Often, the human resources manager is responsible for hiring, interviewing, training, and enforcing internal policies. Things like recruitment, training, and company culture fall into the HR purview.
But, there’s a lot more to HR than hiring and putting together the employee guidebook. HR plans and manages how an organization can get the most out of their existing talent pool. They handle staffing issues and maintain safety and health on the job. HR managers also put together compensation and benefits packages aimed at retaining quality employees, while helping the organization save money.
Additionally, HR managers need to be familiar with employment law. While they don’t need to be lawyers, human resources managers counsel upper management on company policies to remain in compliance with federal and state laws such as equal employment opportunity, sexual harassment, accessibility, diversity, and more.
Human Resources Manager Skills to Acquire
To work in human resources, you’ll need to be a detail-oriented person with strong communication skills. HR managers must keep up with compensation and benefits, changing workplace laws, company policies, and protocol related to sensitive issues like diversity, gender parity, and harassment.
HR managers are also responsible for finding the best talent and maintaining organizational policies that ensure a company is getting the most out of their workforce and be able to help employees and managers develop their careers. They need to have the ability to identify talent and develop specific skills through appropriate training.
Finally, the HR manager needs to be able to mediate disputes, remaining calm and impartial in the face of conflict. So, there’s a lot to consider.
Here is a list of skills you’ll need to be successful in HR:
- Good Communicator
- Organizational Management
- A Skilled Negotiator
- An Eye for Talent
- Critical Thinker
- Problem Solver
Defining an alternative pathway for human resources is a difficult prospect. This profession covers a lot of specialties; benefits, recruitment, corporate culture. Those without a background in business or human resources can break into the field by landing a support role within the department or by working in a similar position. For instance, administration or accounting roles promise a smooth transition. Those with a background in communications or social science may also find that this role suits them well.
From there, you can earn certifications through the SHRM and level up your expertise. The SHRM does allow HR professionals at all education levels to earn certifications in this field. However, you'll need more work experience (7 years in an HR role) to become eligible to obtain an SHRM-SCP.
Human Resources Manager Career & Salary
Where Might You Work?
Human resources managers can work in all kinds of settings. All types of companies rely on HR departments to manage their internal culture and policies. While HR managers can work in a broad range of companies, they all share the same set of practices and goals. According to BLS data, human resources managers work in a supervisory role in companies from small startup operations to massive corporations. Managers work in retail, pharmaceutical, banking, telecommunications, insurance, and everything in between.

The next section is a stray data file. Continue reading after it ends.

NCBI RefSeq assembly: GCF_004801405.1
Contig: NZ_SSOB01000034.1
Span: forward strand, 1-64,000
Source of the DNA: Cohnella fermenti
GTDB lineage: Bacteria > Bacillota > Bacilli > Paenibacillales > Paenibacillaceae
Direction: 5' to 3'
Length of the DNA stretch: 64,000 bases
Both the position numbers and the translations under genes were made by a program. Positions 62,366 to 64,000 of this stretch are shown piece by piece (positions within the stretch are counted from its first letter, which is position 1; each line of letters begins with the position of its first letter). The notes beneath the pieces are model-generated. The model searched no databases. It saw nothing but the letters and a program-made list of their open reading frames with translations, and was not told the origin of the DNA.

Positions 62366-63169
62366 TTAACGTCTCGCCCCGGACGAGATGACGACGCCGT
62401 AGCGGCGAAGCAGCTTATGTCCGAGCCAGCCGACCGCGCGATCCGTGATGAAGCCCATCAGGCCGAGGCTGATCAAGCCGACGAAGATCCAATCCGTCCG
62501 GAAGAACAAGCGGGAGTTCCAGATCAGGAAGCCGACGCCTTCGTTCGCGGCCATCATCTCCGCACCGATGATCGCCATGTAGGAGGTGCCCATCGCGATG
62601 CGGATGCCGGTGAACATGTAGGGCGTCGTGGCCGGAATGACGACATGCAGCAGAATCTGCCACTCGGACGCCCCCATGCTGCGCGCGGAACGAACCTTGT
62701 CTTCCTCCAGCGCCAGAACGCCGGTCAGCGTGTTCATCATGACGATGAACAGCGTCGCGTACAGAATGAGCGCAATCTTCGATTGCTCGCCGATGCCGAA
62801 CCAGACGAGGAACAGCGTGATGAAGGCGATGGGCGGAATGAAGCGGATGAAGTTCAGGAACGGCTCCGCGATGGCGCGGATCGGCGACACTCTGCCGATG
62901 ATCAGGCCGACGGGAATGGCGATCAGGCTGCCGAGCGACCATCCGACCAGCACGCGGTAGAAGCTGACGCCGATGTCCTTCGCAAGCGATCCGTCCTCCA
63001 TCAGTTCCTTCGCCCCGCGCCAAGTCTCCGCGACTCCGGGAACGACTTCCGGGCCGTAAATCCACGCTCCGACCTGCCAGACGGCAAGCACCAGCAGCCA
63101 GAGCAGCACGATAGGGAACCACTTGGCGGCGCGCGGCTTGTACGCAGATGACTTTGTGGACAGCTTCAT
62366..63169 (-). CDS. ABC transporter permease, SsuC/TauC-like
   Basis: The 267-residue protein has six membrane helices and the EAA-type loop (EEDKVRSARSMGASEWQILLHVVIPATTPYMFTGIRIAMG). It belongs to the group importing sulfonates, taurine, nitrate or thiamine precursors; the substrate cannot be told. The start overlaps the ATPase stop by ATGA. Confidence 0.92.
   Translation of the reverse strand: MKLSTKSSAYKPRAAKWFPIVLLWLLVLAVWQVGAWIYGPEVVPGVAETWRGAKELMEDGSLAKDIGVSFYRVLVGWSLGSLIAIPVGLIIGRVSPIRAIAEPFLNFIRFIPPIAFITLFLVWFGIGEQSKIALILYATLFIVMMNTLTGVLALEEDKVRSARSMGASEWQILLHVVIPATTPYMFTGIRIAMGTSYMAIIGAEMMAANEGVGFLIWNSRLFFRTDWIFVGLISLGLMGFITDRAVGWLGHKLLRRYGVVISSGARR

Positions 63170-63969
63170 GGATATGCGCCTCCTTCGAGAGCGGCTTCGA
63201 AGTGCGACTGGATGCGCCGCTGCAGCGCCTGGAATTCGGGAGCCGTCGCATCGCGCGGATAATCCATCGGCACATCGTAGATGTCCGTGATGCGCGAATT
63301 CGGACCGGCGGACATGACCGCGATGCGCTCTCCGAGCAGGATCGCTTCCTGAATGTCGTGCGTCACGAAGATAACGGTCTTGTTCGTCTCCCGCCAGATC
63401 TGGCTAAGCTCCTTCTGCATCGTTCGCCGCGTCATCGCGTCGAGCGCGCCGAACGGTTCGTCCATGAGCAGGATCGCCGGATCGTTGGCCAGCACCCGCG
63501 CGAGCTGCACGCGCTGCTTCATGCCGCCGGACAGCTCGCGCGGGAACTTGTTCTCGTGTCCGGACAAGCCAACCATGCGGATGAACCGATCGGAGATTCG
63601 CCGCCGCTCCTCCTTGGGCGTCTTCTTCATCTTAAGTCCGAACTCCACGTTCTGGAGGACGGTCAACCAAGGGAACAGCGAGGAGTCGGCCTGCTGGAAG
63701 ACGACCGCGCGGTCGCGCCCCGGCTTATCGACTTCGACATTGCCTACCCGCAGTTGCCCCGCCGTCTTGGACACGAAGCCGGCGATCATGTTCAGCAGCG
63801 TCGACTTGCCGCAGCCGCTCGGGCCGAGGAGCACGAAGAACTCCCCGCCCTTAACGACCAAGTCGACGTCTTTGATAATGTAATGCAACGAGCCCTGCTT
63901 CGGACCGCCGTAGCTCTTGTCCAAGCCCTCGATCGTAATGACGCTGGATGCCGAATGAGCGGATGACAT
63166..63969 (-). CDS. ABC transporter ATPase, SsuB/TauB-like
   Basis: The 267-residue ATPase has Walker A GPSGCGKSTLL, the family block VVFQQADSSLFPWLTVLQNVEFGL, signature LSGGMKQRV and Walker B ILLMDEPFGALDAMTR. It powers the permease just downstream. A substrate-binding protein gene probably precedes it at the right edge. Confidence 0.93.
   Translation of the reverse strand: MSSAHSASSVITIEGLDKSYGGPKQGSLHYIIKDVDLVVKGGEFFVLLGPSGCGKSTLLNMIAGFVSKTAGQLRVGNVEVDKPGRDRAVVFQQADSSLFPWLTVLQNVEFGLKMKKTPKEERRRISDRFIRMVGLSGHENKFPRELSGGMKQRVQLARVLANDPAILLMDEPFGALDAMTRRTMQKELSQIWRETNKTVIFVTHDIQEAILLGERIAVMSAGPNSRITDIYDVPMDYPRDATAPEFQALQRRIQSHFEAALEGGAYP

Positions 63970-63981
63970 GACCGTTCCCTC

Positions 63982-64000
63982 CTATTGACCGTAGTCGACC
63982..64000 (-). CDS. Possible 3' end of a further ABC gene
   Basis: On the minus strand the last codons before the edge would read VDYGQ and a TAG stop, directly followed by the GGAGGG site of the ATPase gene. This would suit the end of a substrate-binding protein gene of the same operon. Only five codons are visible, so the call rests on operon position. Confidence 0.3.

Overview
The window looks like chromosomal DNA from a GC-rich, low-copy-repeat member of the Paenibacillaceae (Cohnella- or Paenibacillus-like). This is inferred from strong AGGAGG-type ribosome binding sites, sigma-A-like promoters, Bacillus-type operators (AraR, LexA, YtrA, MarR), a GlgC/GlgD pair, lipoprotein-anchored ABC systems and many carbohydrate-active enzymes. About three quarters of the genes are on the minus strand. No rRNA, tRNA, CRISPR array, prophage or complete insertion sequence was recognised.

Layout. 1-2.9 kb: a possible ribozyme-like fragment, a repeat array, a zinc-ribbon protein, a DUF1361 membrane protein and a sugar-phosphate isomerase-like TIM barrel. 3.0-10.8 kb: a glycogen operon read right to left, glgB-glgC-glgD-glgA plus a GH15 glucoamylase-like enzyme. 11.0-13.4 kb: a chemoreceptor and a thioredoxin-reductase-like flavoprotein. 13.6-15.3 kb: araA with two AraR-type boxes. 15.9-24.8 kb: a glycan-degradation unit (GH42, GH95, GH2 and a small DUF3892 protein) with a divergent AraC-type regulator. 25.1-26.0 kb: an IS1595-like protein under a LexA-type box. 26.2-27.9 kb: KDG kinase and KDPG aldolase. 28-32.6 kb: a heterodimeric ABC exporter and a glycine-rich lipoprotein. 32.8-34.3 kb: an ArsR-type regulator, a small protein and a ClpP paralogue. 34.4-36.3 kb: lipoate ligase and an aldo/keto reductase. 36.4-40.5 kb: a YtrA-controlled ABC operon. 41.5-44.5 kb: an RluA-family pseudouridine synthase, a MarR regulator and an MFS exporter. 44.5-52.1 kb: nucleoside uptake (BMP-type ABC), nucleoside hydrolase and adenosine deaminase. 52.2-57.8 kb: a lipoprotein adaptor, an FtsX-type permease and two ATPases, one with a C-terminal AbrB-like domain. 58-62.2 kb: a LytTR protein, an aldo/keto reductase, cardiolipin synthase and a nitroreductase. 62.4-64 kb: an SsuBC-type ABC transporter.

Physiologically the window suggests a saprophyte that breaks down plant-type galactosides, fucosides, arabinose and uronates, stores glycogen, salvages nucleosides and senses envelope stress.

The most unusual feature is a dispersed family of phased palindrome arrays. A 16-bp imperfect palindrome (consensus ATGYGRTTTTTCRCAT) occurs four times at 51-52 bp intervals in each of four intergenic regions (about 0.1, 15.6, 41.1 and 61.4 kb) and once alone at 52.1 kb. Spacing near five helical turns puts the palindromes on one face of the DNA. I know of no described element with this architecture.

Large companies might have multiple human resource managers, and often, these managers will have a specialty or work in a specific region. Smaller companies might employ one human resources generalist who oversees a small team or even works alone.
Human resource managers can also work for schools; K-12 or in a college or university setting. In an educational environment, HR managers hire and maintain records for school employees such as teachers, administrators, and maintenance employees.
Or, HR managers can find work in a government agency. Human resource managers and staff are needed at state and local offices, in the federal government and specific agencies. In this case, managers may coordinate recruitment efforts, spearhead training sessions, and ensure compliance with regulations.
As you can see, there is no shortage of places where a human resources manager can find work. If you’re interested in pursuing this career path, keep in mind that some types of companies pay more than others. If you’re working for the public-school system, you’re not going to earn as much as the HR manager at a large financial firm. So, it’s about finding a culture that’s the right fit and an organization with growth opportunities available.
Potential Career Paths
As mentioned above, HR manager is one title within the human resources field. Human resource is a broad category spanning several roles, both general and specialized. As such, there are several roles at all levels. We’ve listed a handful of familiar job titles that you might see on the path to becoming a human resources manager and beyond.
Human Resources Clerk
An entry-level HR role, a human resources clerk handles administrative and clerical tasks like maintaining records, documenting HR procedures, completing data entry tasks, and answering emails and calls.
An HR assistant supports the manager, and is often tasked with scheduling interviews, handling reference checks, and maintaining records associated with personnel changes. Assistants might also help during benefits open enrollment and other special projects, prepare reports, and support the department’s documents and files.